Sandrine Ageorges-Skinner: “To Hank, friendship and love were the two essential components of his life and his greatest source of happiness.”
First I would like to send a message to his friends on the row as Hank often talked or wrote about them. In fact, during our visits last month, he mentioned them more than once, saying he was thinking of them and missing them too. Being locked up in this so-called “medical facility” was an additional form of isolation that he hated, nonetheless his closest friends at Polunsky always remained close to his heart. So thank you for the friendship you shared with Hank, it meant the world to him, it gave him the hope and strength to continue. In memoriam: Hank and his friends
Then to his legal team, Hank was very fond of the law and at times fought with his lawyers regarding the legal strategy for his case, but he loved and admired them too. After so many years working together, he considered them his friends and allies in the land of injustice. To Rob, Doug and Maria, an eternity of gratitude for your dedication and hard work on his behalf as well as for the friendship you developed and shared with him.
To Evelyne Giordani, Hank never spared us, but your commitment over time provided a well-managed defense fund which gave us both peace of mind and a solid friendship for over 25 years to both Hank and myself. Thank you!
To Nancy Bailey, our dear friend without whom Hank and I would have never been able to walk this long path together. You opened your home to me, you helped Hank on more occasions than I can recall. Your friendship and love made us both stronger. Thank you for being a true and tremendous friend.
To the very dedicated activists who worked tirelessly with me for the online communication to spread the word about Hank’s case and the truth, Gilles Denizot, Christian Hauer and Jérôme Borenstein, we owe you a huge debt of gratitude. Although this topic often lead to arguments because from death row Hank couldn’t have any understanding of how web tools and Internet work, he did finally accept that it was not a subject he could work on or control. He had to trust us, and he did. Even if it sounded like Chinese to him, he was grateful for the time, efforts, and creativity by those involved to keep his case alive despite the numerous years of waiting for one court decision or another.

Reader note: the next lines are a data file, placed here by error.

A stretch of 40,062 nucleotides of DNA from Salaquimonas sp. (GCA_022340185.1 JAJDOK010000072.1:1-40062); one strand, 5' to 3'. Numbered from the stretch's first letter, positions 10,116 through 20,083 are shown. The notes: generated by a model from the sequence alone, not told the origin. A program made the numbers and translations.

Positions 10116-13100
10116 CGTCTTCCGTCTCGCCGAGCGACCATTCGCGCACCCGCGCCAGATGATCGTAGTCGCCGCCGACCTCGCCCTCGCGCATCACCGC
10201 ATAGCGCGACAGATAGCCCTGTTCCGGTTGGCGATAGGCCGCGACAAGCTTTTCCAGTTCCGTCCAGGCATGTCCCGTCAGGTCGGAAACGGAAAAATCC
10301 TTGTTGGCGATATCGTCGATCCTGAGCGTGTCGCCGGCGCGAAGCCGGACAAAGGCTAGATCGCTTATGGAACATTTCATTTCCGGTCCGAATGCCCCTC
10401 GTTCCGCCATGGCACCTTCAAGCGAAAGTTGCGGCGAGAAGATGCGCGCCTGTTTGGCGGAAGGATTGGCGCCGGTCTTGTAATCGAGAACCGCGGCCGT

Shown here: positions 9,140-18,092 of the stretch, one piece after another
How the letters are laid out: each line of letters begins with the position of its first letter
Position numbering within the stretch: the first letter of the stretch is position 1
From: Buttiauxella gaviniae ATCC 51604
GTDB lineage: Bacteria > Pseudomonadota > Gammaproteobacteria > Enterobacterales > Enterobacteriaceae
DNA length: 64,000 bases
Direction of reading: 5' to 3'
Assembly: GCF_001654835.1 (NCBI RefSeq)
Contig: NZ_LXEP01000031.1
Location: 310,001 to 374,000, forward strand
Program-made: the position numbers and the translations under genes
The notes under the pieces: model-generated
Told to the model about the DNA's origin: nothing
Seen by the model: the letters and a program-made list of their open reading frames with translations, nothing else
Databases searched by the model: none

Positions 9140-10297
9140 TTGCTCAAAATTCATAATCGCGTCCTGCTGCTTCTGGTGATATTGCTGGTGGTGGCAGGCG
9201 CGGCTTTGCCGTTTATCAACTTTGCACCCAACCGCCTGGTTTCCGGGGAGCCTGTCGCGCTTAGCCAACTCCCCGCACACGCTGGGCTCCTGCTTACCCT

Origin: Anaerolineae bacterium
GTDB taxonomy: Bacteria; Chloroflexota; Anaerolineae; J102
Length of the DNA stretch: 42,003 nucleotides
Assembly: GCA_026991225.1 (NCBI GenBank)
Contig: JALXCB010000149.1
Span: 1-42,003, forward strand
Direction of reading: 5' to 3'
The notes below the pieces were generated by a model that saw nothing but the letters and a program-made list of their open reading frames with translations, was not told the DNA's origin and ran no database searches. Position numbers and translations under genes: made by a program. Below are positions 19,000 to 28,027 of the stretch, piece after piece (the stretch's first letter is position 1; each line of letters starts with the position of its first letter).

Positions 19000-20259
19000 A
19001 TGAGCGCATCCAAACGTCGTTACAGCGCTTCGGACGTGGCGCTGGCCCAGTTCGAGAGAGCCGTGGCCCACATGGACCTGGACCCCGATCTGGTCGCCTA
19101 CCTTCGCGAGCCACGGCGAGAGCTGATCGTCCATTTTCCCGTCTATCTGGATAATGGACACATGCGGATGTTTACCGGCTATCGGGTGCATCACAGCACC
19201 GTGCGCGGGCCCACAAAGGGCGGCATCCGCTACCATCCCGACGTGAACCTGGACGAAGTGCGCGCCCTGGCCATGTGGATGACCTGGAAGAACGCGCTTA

To Terry Kupers, there will never be enough “thank you” to aptly express our gratitude. For 20+ years you have been a dear friend to both of us and a tireless advocate fighting for human conditions in US prisons and death rows in particular. Hank loved you like a brother and a true friend. These past few months have been particularly painful, harsh, and unpredictable, and you were always here for us.
To the abolitionist community, Hank and I often shared the same observations and frustrations. He certainly appreciated the support and efforts to spread the word about his innocence, and wished that power and ego trips could be set aside to improve and strengthen the strategies for quicker and better results. Since he was on death row, Hank lost more than 500 friends who were executed in Texas. He was acutely aware of the immensity of the collateral damages. A special thank you to ECPM in France, who has supported us both for many years. Hopefully, the memory of Hank’s energy and dedication to end the death penalty will inspire all activists around the world to increase their motivation and actions to reach the universal abolition of the death penalty.
To the journalists who took the time to investigate Hank’s case thoroughly to better expose the truth, Hank loved your work and your dedication. With a special thank you to Liliana Segura, Jordan Smith and Maggie Freleng, girls, your friendship and work on his behalf truly made a difference to his survival on death row. Even if the resources allocated to investigative journalism are scarce these days, please do not give up doing what you do so well!
To Hank’s friends in the world over the years, to him each one of you mattered a lot. Your friendship, your input, and your support made him stronger and happier too.
To conclude, I would like to send a huge thank you to the ICU staff at the UTMB hospital in Galveston, who took such good care of him and helped me through the process of making the hardest decision of my life: to let him go and free him from this body that caused him so much pain and torture these past three months.
Hank was and will always remain a free spirit and a force of nature. He did not want anyone to dwell on his death, so never forget the sound of his laughter, his sense of humor and the endless love he felt for life, freedom, and justice.
As for me, I lost my best friend, my confident, my soul mate, my everything. Together from beginning to end was our commitment to each other. Now I have to accept the new reality of a life without him and to give up on our projects. At this point, I’m unsure how long this transition will take, but I will not stop fighting for the worldwide abolition of the death penalty.
I thank you all for the numerous warm and friendly messages of support, don’t forget to smile and to live fully each and every day.